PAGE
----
It doesn’t get much more intense than a ride in a MiG-29 fighter jet. It’s a beautiful brute that climbs at 20,000m per minute, breaking the sound barrier and then some, imparting up to 9Gs during aerobatic manoeuvres and leaving the atmosphere to reveal the earth’s curvature. In its Russian homeland, civilians can take the lead in a dual-control plane for part of an hour-long flight with one of the country’s best test pilots. In 1993 a US company struck a deal with a Russian airbase to sell the flights. Since then, business has been brisk, with would-be pilots queuing to fulfil their fighter-jet fantasy. cost “There’s nothing else like Around US$21,000 it,” says American Wall Street for a subsonic flight employee Paul Cusma, who flew with aerobatics. with Incredible Adventures. “I Around US$26,000 felt like I was in a movie, it was for supersonic flight incredibly intense. It’s like the to the edge of space feeling of free fall you get from plus aerobatics. a skydive, but for an hour. When Availability we broke the sound barrier Various dates I couldn’t hear the sonic boom. available, must be You don’t feel it, because the jet’s booked around six months in advance. so fast – it’s like a knife through butter. When I landed I was Location exhausted and drenched in sweat, Sokol airbase, but the first thing I thought was, Nizhny Novgorod, Russia ‘I want to do that again!’”

The Soviet throwback


get the gear

Tough stuff Alp-conquering essentials Striking “Driving pegs and pitons into the rock face? The other side of the pick makes it easy.”

Bite “The sharp end, for ramming into steep ice passages. The teeth ensure a firm grip that means the pick can take the weight of a climber plus kit.” Christian ‘Chrigel’ Maurer: reigning Red Bull X-Alps champion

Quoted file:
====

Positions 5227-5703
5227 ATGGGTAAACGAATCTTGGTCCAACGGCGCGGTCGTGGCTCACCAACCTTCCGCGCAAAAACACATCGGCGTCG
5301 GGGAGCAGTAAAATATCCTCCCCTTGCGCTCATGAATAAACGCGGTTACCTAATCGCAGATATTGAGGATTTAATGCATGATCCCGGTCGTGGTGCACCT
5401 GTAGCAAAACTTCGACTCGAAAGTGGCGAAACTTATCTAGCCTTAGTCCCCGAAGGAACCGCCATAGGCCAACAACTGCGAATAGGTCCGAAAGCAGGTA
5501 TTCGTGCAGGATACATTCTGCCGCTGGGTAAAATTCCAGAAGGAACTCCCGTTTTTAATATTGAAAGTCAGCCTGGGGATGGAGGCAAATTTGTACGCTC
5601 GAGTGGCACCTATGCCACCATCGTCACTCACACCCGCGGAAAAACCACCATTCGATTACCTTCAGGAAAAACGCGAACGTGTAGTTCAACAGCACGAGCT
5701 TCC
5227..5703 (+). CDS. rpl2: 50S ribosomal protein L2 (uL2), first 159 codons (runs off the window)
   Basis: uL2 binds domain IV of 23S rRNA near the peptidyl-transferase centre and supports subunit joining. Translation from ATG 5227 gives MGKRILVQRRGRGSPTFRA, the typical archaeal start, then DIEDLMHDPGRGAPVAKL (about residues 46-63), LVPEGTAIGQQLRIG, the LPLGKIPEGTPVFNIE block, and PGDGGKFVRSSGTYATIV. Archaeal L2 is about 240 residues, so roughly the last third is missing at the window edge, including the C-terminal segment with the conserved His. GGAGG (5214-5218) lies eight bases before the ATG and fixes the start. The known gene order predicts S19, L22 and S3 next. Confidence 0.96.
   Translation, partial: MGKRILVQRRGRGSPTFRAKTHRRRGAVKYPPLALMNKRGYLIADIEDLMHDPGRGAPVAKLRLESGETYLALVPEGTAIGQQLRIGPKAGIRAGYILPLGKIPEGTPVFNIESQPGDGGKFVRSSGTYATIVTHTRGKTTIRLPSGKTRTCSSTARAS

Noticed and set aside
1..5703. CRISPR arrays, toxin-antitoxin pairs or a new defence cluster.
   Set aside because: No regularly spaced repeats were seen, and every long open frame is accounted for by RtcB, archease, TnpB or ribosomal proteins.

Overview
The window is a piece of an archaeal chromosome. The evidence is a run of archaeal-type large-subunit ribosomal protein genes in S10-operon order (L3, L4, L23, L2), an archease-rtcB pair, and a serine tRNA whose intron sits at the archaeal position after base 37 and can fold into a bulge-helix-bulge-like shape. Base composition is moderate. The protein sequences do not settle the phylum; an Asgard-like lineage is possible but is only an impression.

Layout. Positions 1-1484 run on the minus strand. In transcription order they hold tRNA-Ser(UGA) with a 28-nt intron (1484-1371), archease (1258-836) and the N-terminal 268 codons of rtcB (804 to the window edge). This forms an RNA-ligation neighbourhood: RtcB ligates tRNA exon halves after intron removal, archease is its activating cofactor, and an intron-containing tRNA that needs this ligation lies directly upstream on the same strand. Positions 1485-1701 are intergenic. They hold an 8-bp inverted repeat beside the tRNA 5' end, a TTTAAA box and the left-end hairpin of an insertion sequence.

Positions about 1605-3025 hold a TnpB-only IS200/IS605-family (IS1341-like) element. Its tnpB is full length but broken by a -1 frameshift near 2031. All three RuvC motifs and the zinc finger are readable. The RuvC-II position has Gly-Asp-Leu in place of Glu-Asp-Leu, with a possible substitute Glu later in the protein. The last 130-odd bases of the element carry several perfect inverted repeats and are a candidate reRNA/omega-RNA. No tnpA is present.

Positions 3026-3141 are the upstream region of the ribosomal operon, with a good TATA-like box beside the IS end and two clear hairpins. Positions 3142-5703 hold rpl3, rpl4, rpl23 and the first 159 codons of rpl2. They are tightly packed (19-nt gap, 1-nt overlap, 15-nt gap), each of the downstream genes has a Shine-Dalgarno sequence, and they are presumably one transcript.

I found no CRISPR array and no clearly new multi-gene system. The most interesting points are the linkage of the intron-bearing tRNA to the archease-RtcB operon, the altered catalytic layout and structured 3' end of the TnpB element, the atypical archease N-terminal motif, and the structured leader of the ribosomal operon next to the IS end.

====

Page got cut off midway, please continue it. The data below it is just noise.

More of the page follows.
X-bionic underwear Leverage “The curve of the aluminium shaft makes climbing in steep terrain easier.”

Pick of the bunch

Photography: Hugo Silva/Red Bull Content Pool, kurt keinrath (2), GLOBALFINDER, GLORYFY, X-BIONIC ENERGY

Red Bull X-Alps To win the hardest adventure race of them all, Switzerland’s Chrigel Maurer needs kit that will keep him alive An average day during the fortnight or so of Red Bull X-Alps (see feature earlier in this issue) is 17 hours of speed hiking, climbing glaciers and paragliding across the mountains, in snow, wind, rain and sun. It’s a gruelling endurance test, not just for the competitors, but their kit as well. “I carry about 10kg of equipment when I race,” says 2009 and 2011 Red Bull X-Alps champion Christian Maurer, “so my gear has to be robust, highly reliable and above all, light.” The Swiss athlete picks apart his Alpine racing tool kit.

Handy substitute “For gentler gradients, the pick functions as a hiking stick. The steel tip at the bottom helps to get purchase in hard snow.”

“Breathable material that ensures constant body temperature, whether I’m flying in cold weather, hiking in the rain or running in the hot sun.”


“The whole thing weighs just 500g, including the detachable blade. This model has fewer teeth than other picks, which makes it more useful on flat, firm climbing routes.”

Pieps globalfinder “A pocket-sized life-saver. This communications tool helps me determine my position, sends and receives text messages, and provides weather data.”

Comfort zone “Double-rubber handle, which means two layers of material to absorb impact, and therefore this goes easy on the arm.”

Gloryfy sunglasses “For protection from the sun, or better vision in foggy weather. I have three pairs of these unbreakable sunglasses.”

the red bulletin




Let the sunshine in: party in the open air at Aquarius

C HEERS ! RAKIA, a croatian national tipple like the plum brandy slivovitz, has many forms. Here are two

THE SAVIOUR travarica A herb-infused grappa-like drink known as ‘The Doctor’ because of its alleged healing properties. It does contain rosemary, which some people say can help liver function. Equally ironic for fruity firewater, this one is said to increase male potency.


shore thing pag’s seafront hits

Papaya Zrce Beach’s largest and oldest club celebrates its 11th anniversary this year.

Aquarius A restaurant, two pools and two dancefloors under one roof – but it’s open-air.

Noa The beach club that isn’t a club on the beach: it’s built over the sea on a pier.

the destroyer medica Light and sweet on the tongue, but with a fierce afterkick: that’s why they call this honey liqueur a “wolf in sheep’s clothing”. Heed the locals’ warning: when you feel medica start to take effect, it’s already too late...


sk y fall If you look out from Pag and see these clouds above the mountains, a storm’s a-brewin’: the notorious ‘Bora’.